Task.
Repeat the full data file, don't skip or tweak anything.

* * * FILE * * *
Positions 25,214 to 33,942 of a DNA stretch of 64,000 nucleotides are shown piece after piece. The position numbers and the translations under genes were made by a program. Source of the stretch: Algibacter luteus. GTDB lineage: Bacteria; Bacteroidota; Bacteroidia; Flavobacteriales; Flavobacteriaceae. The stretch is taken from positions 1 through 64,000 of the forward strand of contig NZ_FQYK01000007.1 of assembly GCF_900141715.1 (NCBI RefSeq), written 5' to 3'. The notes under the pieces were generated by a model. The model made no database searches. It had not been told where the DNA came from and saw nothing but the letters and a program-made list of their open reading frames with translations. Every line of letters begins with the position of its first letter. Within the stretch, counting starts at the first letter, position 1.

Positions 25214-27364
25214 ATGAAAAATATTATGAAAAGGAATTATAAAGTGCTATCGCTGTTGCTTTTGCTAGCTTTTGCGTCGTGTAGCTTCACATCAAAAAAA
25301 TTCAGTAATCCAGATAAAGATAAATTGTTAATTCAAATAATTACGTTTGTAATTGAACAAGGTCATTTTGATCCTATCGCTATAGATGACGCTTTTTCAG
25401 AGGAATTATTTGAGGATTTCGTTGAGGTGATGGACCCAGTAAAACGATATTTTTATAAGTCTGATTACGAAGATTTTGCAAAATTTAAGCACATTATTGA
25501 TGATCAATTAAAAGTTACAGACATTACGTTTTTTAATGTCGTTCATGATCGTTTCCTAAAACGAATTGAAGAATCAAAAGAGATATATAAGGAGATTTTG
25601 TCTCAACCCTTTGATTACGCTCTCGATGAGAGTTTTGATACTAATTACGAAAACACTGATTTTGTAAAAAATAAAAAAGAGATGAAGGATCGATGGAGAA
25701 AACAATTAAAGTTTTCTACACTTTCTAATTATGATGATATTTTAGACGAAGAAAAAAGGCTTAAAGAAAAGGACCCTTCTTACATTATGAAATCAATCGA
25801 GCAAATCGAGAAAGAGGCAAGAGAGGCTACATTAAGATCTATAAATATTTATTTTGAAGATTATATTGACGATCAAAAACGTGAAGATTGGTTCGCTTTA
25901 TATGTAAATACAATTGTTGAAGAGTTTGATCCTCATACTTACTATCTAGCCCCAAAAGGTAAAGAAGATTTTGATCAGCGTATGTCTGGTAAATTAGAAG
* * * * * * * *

Positions 25,214 to 33,942 of a DNA stretch of 64,000 nucleotides are shown piece after piece. The position numbers and the translations under genes were made by a program. Source of the stretch: Algibacter luteus. GTDB lineage: Bacteria; Bacteroidota; Bacteroidia; Flavobacteriales; Flavobacteriaceae. The stretch is taken from positions 1 through 64,000 of the forward strand of contig NZ_FQYK01000007.1 of assembly GCF_900141715.1 (NCBI RefSeq), written 5' to 3'. The notes under the pieces were generated by a model. The model made no database searches. It had not been told where the DNA came from and saw nothing but the letters and a program-made list of their open reading frames with translations. Every line of letters begins with the position of its first letter. Within the stretch, counting starts at the first letter, position 1.

Positions 25214-27364
25214 ATGAAAAATATTATGAAAAGGAATTATAAAGTGCTATCGCTGTTGCTTTTGCTAGCTTTTGCGTCGTGTAGCTTCACATCAAAAAAA
25301 TTCAGTAATCCAGATAAAGATAAATTGTTAATTCAAATAATTACGTTTGTAATTGAACAAGGTCATTTTGATCCTATCGCTATAGATGACGCTTTTTCAG
25401 AGGAATTATTTGAGGATTTCGTTGAGGTGATGGACCCAGTAAAACGATATTTTTATAAGTCTGATTACGAAGATTTTGCAAAATTTAAGCACATTATTGA
25501 TGATCAATTAAAAGTTACAGACATTACGTTTTTTAATGTCGTTCATGATCGTTTCCTAAAACGAATTGAAGAATCAAAAGAGATATATAAGGAGATTTTG
25601 TCTCAACCCTTTGATTACGCTCTCGATGAGAGTTTTGATACTAATTACGAAAACACTGATTTTGTAAAAAATAAAAAAGAGATGAAGGATCGATGGAGAA
25701 AACAATTAAAGTTTTCTACACTTTCTAATTATGATGATATTTTAGACGAAGAAAAAAGGCTTAAAGAAAAGGACCCTTCTTACATTATGAAATCAATCGA
25801 GCAAATCGAGAAAGAGGCAAGAGAGGCTACATTAAGATCTATAAATATTTATTTTGAAGATTATATTGACGATCAAAAACGTGAAGATTGGTTCGCTTTA
25901 TATGTAAATACAATTGTTGAAGAGTTTGATCCTCATACTTACTATCTAGCCCCAAAAGGTAAAGAAGATTTTGATCAGCGTATGTCTGGTAAATTAGAAG